We are really proud of our new Costa Calida / Mazarron / Camposol video.
It has taken us many months to film and edit. The film shows the various fishing villages in the Bay of Mazarron, including La Azohia, Isla Plana, Puerto do Mazarron and Bolnuevo.
We also have interviews with residents of Camposol.
The link to the film is on the bottom of our home page and simply click on the big red button.
Mercers are featured in this article taken from Yahoo Finance.
Due to a strengthening Pound Sterling, the average property price in Murcia, Spain is now something like 60% cheaper than in 2008.
This is due to the property values having fallen by 50% and a 10% weakening of the Euro. All of this add’s up to a buyers paradise in Spain and in Murcia where there are some excellent bargains to be snapped up.
The following article explains more:
Camposol, which translated is countryside in the sun, is a substantial rural development based around an eighteen hole golf course. The development has more than 5000 homes, a hotel and spa complex, numerous shops, bars and eateries, together with key facilities for example a health centre and banks. Camposol is ideal for both a second home and holiday property, or for full-time occupants. There’s an array of dwellings to choose from, from low maintenance apartments to substantial villas with private pools. There are approximately 3500 long-term occupants, mostly British, but in addition a good number of Spanish and Europeans enjoy homes here too. Mainly because of the large amount of permanent occupants a genuine local community has evolved, with a variety of clubs, charitable groups and social groups having been established.
Obtaining a home in the sun is a dream of many. The Camposol development on the Costa Calida inside southern Spain is a really affordable situation of making that a authenticity. Camposol property has a lot to offer, with something for everybody, be it a low maintenance holiday accommodation or a villa with a pool for long-lasting residence.
JANE SLADE assesses the property market in Spain and discovers it is not all doom and gloom but you do have to watch where you buy The Hondon valley, a hilly, rural enclave of villages and farms 40 miles inland from Alicante has been a peaceful idyll for many Brits who came seeking a place in sunny Spain away from the searing heat and concreted Costas. But since the recession many hit by the poor Euro exchange rate have been forced to sell their villas at rock bottom prices or hand the keys back to the bank.
2013 seems set to become a great year for Spanish property. Most recent reports summarising property sales and rental stats from government and independent sources, indicate that the second half of 2012 observed a rise in worldwide customers aiming to snap up value for money property stock. And there’s several reasons why now’s a good time.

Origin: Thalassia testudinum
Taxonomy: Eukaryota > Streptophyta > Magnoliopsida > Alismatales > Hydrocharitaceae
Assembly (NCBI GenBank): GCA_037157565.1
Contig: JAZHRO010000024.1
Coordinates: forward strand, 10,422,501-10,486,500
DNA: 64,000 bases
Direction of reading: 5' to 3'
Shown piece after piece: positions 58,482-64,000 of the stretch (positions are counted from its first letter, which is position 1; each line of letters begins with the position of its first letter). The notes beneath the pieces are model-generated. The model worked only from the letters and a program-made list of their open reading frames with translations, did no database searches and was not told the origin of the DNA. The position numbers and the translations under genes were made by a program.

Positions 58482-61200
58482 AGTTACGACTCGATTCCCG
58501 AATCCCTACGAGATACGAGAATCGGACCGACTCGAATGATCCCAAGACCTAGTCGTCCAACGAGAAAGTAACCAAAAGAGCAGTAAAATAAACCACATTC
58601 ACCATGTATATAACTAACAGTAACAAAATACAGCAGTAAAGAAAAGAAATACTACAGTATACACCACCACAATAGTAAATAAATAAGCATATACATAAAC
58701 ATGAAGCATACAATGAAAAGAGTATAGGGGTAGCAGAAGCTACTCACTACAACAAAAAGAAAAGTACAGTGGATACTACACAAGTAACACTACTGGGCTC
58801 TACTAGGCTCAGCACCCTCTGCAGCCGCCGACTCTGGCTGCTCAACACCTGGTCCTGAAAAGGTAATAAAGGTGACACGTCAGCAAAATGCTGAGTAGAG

As the international property world prepares itself for a new year in 2013, Spain is wanting interest from new international markets and renewed keenness from normal buyer locations is likely to make for a positive year, pushing on from a good end to 2012.
Agents, developers and property consultants feel interest in each of the top and lower ends of the sector is up, with cash buyers in an specifically strong place, while international buyers and those from outside the EU may find proposed new legislation to grant residency to everyone investing in a property for more than €160,000 especially appealing.
FRED REDWOOD believes taking a putt in a falling market could reap dividends for golfers in search of a place in Spain.
SPAIN needs another golf course development like Bourton-on-the-Water, needs another tea shop. The country is positively congested with these reminders of Spain’s boom years and many of those who have already bought are less than happy. Angry British golfers have complained of broken contracts, substandard homes and lack of promised amenities.
The Spanish government has been edging along a political tightrope as UK buyers put the brakes on their aspirational holiday home purchases. In a country whose property industry accounts for well over 10 per cent of its gross domestic product, the decline in the housing market has had grave repercussions for tourism and the economy. Steady reports of agents and developers going bust, migrant workers being laid off and major developments being postponed indicate that it’s not just foreign buyers feeling the bracing effect of Spain’s property slump. With some agents offering dramatic discounts – in some cases, two for the price of one – to revive flagging sales, unemployment and property devaluation are two of the major concerns now faced by developers and municipal governments alike.
Despite a market slowdown, it may be the ideal time to buy a property in Spain or Portugal, says Ginetta Vedrickas
As the credit crunch bites, buying a golf home is probably the last thing on your mind. The ultimate luxury purchase, traditionally a golf home has been the preserve of the cash rich, yet for those ofus with shallower pockets, this may just be the time to bag a bargain and where better to hunt than in Portugal and Spain?